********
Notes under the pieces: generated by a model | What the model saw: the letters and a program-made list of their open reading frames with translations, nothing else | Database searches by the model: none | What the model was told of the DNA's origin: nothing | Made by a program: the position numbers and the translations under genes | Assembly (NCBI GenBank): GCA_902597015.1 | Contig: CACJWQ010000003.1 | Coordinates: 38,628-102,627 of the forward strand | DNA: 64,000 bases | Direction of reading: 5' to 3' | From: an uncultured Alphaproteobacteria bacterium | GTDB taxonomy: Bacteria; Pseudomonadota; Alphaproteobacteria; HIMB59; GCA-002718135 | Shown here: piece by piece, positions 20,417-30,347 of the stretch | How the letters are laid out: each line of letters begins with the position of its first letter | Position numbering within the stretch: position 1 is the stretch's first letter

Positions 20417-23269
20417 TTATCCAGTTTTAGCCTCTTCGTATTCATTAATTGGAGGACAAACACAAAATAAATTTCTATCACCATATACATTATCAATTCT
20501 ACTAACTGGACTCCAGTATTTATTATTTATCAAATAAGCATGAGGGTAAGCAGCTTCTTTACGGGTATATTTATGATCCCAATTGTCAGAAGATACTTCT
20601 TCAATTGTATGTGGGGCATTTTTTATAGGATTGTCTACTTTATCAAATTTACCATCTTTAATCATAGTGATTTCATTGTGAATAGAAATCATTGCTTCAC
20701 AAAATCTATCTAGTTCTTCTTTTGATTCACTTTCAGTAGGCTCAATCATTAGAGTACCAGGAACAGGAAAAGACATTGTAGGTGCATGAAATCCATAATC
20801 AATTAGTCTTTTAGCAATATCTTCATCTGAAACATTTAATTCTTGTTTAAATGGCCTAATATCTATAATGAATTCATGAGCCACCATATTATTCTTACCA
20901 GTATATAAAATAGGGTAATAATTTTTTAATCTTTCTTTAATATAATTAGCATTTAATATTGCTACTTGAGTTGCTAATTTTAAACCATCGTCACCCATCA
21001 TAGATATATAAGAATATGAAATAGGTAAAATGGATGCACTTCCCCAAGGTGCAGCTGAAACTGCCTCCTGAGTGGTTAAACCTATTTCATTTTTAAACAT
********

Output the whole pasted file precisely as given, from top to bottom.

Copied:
Notes under the pieces: generated by a model | What the model saw: the letters and a program-made list of their open reading frames with translations, nothing else | Database searches by the model: none | What the model was told of the DNA's origin: nothing | Made by a program: the position numbers and the translations under genes | Assembly (NCBI GenBank): GCA_902597015.1 | Contig: CACJWQ010000003.1 | Coordinates: 38,628-102,627 of the forward strand | DNA: 64,000 bases | Direction of reading: 5' to 3' | From: an uncultured Alphaproteobacteria bacterium | GTDB taxonomy: Bacteria; Pseudomonadota; Alphaproteobacteria; HIMB59; GCA-002718135 | Shown here: piece by piece, positions 20,417-30,347 of the stretch | How the letters are laid out: each line of letters begins with the position of its first letter | Position numbering within the stretch: position 1 is the stretch's first letter

Positions 20417-23269
20417 TTATCCAGTTTTAGCCTCTTCGTATTCATTAATTGGAGGACAAACACAAAATAAATTTCTATCACCATATACATTATCAATTCT
20501 ACTAACTGGACTCCAGTATTTATTATTTATCAAATAAGCATGAGGGTAAGCAGCTTCTTTACGGGTATATTTATGATCCCAATTGTCAGAAGATACTTCT
20601 TCAATTGTATGTGGGGCATTTTTTATAGGATTGTCTACTTTATCAAATTTACCATCTTTAATCATAGTGATTTCATTGTGAATAGAAATCATTGCTTCAC
20701 AAAATCTATCTAGTTCTTCTTTTGATTCACTTTCAGTAGGCTCAATCATTAGAGTACCAGGAACAGGAAAAGACATTGTAGGTGCATGAAATCCATAATC
20801 AATTAGTCTTTTAGCAATATCTTCATCTGAAACATTTAATTCTTGTTTAAATGGCCTAATATCTATAATGAATTCATGAGCCACCATATTATTCTTACCA
20901 GTATATAAAATAGGGTAATAATTTTTTAATCTTTCTTTAATATAATTAGCATTTAATATTGCTACTTGAGTTGCTAATTTTAAACCATCGTCACCCATCA
21001 TAGATATATAAGAATATGAAATAGGTAAAATGGATGCACTTCCCCAAGGTGCAGCTGAAACTGCCTCCTGAGTGGTTAAACCTATTTCATTTTTAAACAT